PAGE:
Film/Blu-ray: THE VAMPIRE BAT (1933, directed by Frank Strayer, restored by the UCLA Film & Television Archive)

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by Tony Frankel on November 7, 2020

in CD-DVD

PRE-CODE BATTINESS

Restored by the UCLA Film & Television Archive from a 35mm composite acetate fine grain master and a 35mm nitrate print, here’s your chance to see the American Pre-Code horror film The Vampire Bat (1933). Director Frank R. Strayer spins a thrilling tale from Hugo nominated screenwriter Edward T. Lowe (House of Frankenstein, House of Dracula) and will have you craving more films from the first golden age of horror.

The Vampire Bat restoration is also available on a special-edition Blu-ray with Special Bonus Features, a new Melvyn Douglas Featurette with his son, Gregory Hesselberg, and Audio Commentary by Film Historian Sam Sherman. The limited streaming run at Cinema UCLA has a post-screening Q&A with author Victoria Riskin, daughter of Fay Wray and author of Fay Wray and Robert Riskin: A Hollywood Memoir.

The Vampire Bat was shot by Ira S. Morgan, who would later serve as Charlie Chaplin’s cinematographer on Modern Times. It’s a macabre tale of vampire attacks in a small village. Does a troubled man-child with an affection for bats have something to do with it? Or is it a local scientist who appears to know quite a bit about vampirism?  But everybody loves Dr. von Niemann, clueless that his tales of medieval vampirism are a cover to murder the local proletariat to feed the artificial being he has created.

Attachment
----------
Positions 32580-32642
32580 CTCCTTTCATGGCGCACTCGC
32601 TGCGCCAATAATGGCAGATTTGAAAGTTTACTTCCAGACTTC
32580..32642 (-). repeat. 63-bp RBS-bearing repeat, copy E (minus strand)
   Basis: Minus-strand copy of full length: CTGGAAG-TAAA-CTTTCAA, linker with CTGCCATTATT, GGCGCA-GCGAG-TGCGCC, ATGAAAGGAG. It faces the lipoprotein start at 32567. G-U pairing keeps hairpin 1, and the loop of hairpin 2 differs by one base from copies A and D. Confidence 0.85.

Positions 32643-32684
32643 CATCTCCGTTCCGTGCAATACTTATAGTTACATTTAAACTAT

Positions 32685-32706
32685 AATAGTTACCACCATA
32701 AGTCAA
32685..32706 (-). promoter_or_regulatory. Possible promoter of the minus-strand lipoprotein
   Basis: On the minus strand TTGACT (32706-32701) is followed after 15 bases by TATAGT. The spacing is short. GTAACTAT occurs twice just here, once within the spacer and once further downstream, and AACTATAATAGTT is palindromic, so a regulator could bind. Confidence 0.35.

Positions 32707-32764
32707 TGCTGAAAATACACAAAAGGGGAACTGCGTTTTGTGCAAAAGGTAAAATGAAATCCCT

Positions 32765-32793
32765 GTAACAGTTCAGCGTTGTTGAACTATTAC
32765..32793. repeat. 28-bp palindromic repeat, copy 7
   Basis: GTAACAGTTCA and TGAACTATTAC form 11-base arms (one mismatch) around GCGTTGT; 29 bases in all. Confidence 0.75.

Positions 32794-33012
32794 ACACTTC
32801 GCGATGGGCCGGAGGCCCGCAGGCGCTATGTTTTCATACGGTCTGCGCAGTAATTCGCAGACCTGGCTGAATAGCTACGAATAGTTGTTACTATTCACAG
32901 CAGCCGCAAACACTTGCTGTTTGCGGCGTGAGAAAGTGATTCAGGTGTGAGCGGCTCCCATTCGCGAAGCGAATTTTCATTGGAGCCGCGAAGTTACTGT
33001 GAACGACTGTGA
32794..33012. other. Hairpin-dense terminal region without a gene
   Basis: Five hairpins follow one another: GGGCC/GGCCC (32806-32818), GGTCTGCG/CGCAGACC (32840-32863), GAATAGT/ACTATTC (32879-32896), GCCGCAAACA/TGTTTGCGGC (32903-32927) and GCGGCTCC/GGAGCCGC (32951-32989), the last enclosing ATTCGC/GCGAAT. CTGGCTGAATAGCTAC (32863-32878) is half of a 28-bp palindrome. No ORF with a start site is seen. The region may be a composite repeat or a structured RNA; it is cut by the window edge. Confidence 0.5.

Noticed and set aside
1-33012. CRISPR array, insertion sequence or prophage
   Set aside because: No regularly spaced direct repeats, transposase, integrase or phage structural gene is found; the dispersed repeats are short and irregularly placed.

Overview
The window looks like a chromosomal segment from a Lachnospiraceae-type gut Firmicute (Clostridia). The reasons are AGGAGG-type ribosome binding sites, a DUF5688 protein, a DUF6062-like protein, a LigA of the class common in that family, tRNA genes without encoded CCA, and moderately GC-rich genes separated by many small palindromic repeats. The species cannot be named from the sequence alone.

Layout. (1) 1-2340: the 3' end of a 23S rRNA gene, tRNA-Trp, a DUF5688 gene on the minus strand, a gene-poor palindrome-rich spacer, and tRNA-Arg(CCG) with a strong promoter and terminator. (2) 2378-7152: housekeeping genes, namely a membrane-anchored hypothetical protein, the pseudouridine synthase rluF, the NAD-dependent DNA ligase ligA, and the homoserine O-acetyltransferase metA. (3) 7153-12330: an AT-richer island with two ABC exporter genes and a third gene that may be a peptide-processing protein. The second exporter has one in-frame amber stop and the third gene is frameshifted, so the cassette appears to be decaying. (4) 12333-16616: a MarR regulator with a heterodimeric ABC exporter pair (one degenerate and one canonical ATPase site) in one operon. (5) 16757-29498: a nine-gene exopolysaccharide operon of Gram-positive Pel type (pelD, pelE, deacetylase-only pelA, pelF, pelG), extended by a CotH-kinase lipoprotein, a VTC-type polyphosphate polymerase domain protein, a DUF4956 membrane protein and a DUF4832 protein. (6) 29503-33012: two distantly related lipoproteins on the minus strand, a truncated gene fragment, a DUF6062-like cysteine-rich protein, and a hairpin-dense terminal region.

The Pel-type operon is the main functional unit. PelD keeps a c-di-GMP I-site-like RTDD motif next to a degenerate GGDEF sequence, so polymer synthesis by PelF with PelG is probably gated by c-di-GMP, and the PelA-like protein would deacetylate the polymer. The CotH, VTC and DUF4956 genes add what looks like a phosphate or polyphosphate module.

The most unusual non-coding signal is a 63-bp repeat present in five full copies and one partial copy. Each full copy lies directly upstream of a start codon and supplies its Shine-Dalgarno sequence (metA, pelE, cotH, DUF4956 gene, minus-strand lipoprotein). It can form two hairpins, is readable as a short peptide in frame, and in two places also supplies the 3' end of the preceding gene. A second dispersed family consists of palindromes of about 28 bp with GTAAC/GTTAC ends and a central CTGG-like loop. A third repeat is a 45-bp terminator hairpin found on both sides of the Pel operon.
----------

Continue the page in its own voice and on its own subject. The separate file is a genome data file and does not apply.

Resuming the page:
Capitalizing on the moment’s spooky movie craze, Poverty Row producer Phil Goldstone packed the cast with genre luminaries — Lionel Atwill, Fay Wray, Melvyn Douglas — and staged them on cast-off sets from The Old Dark House and Frankenstein. It’s foolish fun that plays like a midnight matinee from the old Shock Theater TV package. The restoration also recreates the sensational Gustav Brock color sequence, unacknowledged and unseen since its first run.

B/w & color, 63 min. Director: Frank Strayer. Screenwriter: Edward T. Lowe, Jr. Cast: Lionel Atwill, Fay Wray, Melvyn Douglas,  Maude Eburne, George E. Stone.

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